I felt terrible, I mean, so bad for what I had just done. Actually, I guess it was for what I hadn’t done-dunked the freaking ball. Seriously man, I was right there with an open path to the hoop and I blew it. I made an idiot out of myself in front of thousands of people.
I felt terrible, I mean, so bad for what I had just done. Actually, I guess it was for what I hadn’t done-dunked the freaking ball. Seriously man, I was right there with an open path to the hoop and I blew it. I made an idiot out of myself in front of thousands of people. I feel so bad. I am so ashamed.
I guess you could say I was caught up in the moment. I received the ball near the three-point arc, put a quick side-step move on Amare Stoudemire and blasted towards the hoop. Amare was at least a step behind me. And, I know he is a great defender, but he really didn’t alter my shot or make me think twice. I just couldn’t decide if I wanted to finger-roll it in or throw it down, so I sort of went in the middle. I let it go softly, hoping for the best, but it clanked on the rim and bounced out.
After the miss, I can’t really explain how I felt, but it hurt. It was a feeling I had never felt before, like a mix between shock and anger. I was so mad at myself, so disappointed because I had an opportunity to win the game for us, and I messed up.
The biggest problem for me was that I had to face my teammates and the coaches. I knew, they knew and coach McMillan knew that I might have lost a game where we made a huge comeback with my stupid shot.
I still had hope for overtime, but it was all my fault if we couldn’t pull through.
It is safe to say Travis Outlaw lost plenty of sleep Tuesday night. The Blazers’ athletic specimen and hands-down best dunker most likely laid sprawled out in his bed, tossing and turning all night long while the replay of his finger-roll blunder with 1.6 seconds remaining in the fourth quarter continuously ran through his mind.
After his finesse layup was rejected by the rim and every Blazers’ fan in attendance, Outlaw and his teammates were forced to battle Phoenix for another five minutes.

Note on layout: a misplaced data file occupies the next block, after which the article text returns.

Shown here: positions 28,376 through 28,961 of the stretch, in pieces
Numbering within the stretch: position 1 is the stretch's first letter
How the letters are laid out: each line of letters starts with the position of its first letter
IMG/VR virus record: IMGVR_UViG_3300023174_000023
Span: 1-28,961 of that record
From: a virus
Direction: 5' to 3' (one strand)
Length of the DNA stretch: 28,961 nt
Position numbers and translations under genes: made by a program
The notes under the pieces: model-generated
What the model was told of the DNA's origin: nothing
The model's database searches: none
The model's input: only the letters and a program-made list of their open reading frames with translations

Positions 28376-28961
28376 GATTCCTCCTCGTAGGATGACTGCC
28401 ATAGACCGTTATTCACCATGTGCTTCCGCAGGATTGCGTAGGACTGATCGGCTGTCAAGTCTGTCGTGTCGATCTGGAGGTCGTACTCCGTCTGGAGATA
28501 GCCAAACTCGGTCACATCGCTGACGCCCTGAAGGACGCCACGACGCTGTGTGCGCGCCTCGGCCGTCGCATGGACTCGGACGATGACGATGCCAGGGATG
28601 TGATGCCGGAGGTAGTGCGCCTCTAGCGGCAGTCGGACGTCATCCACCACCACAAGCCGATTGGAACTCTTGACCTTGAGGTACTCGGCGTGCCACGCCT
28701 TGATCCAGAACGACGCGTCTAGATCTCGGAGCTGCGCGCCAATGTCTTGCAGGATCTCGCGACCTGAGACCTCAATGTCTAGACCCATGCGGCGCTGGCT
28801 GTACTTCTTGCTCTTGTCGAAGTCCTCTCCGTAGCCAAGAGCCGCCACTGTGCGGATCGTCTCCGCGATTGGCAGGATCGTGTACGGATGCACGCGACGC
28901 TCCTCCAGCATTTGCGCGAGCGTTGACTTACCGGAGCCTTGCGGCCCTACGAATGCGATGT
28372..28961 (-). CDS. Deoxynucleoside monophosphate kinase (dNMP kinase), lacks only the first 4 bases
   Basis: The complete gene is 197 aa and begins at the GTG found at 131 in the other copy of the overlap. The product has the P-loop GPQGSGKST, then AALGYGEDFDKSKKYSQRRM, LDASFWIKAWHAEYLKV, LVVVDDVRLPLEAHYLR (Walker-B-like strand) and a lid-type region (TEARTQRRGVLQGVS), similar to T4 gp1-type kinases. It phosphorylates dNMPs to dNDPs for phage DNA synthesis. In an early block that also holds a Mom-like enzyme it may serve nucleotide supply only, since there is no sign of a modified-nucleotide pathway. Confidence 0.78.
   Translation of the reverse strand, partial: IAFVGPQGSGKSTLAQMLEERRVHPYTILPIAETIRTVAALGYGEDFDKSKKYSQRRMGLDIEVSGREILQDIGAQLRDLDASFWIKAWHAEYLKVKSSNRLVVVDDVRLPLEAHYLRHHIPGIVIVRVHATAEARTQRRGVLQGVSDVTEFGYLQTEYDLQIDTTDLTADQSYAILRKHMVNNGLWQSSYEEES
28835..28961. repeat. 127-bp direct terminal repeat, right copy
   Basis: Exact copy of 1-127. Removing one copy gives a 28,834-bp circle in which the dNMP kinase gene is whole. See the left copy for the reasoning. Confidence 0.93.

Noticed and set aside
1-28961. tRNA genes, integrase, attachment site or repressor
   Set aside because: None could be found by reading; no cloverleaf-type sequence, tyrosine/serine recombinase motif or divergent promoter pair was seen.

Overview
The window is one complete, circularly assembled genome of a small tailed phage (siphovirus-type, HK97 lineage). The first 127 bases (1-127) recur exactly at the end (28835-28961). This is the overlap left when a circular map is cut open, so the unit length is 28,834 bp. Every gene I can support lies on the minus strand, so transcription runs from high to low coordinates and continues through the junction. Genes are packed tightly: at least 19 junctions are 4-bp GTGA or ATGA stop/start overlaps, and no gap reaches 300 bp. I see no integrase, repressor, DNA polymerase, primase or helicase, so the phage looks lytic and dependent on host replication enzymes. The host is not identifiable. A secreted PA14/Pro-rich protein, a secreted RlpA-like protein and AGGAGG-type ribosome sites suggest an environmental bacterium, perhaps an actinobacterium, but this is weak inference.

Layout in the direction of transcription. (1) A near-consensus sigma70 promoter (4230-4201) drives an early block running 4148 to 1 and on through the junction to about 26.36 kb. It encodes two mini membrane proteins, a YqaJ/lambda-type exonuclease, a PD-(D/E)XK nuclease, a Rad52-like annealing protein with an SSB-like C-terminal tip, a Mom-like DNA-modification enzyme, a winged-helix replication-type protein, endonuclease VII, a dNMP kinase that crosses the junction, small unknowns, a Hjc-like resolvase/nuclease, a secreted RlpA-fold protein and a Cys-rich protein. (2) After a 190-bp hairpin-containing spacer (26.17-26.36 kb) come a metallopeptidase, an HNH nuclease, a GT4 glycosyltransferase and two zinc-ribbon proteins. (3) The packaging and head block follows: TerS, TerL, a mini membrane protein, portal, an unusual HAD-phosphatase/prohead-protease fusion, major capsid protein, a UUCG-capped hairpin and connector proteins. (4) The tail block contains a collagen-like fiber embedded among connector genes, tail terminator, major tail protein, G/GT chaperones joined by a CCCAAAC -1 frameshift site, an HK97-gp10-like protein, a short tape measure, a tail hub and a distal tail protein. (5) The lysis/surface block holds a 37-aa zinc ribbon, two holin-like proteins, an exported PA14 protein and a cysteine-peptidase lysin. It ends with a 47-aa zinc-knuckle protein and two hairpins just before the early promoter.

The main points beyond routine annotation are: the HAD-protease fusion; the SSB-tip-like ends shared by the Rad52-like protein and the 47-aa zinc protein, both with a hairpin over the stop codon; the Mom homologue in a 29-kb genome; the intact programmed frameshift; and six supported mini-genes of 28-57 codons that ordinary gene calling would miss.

From the outset of overtime, the Blazers appeared to be caught up with how regulation concluded. Portland looked tired, sluggish and simply uninterested, not putting any points on the board until OT was nearly halfway over. On the other hand, the Suns sizzled like a summer day in the Phoenix desert, jumping out to a five-point lead behind Stoudemire’s inspiring play.
With Portland lying motionless on the ground, Leandro Barbosa provided the kill shot. Barbosa knocked down two huge three-pointers with less than two minutes on the clock, taking the air out of the Blazers and sending the fans home confused and disappointed after a 107-102 overtime loss.
The defeat certainly stings a bit, as McMillan mentioned following the game. But for Portland what stings the most is that a comeback against a premier squad and key performances by Zach Randolph and Brandon Roy were lost as soon as the ball left Outlaw’s fingers.
At this point in the season, the Blazers aren’t playing for wins and losses. Instead, Portland is playing to regain the fan base and instill some confidence in their young stars. They had a chance to make healthy progress on both fronts Tuesday night, making the devastating loss especially frustrating.
Randolph had his typical double-double outing with a little more on the side, hitting big shot after big shot in the fourth quarter on his way 33 points and grabbing 10 boards. Roy, who was honored as rookie of the month for January before the game, continued his impressive antics to the tune of 27 points, five assists and three rebounds.
With stellar performances from their two brightest stars and nearly flawless play down the stretch, it really looked like Portland was ready to knock off an elite team. But, in the end, the Blazers’ youth reared its ugly head again and this time it was Outlaw who walked away the villain. Fans should take solace in the fact that two years down the road Portland is going to complete their epic comebacks and prove doubters wrong. For now we will just have to wait.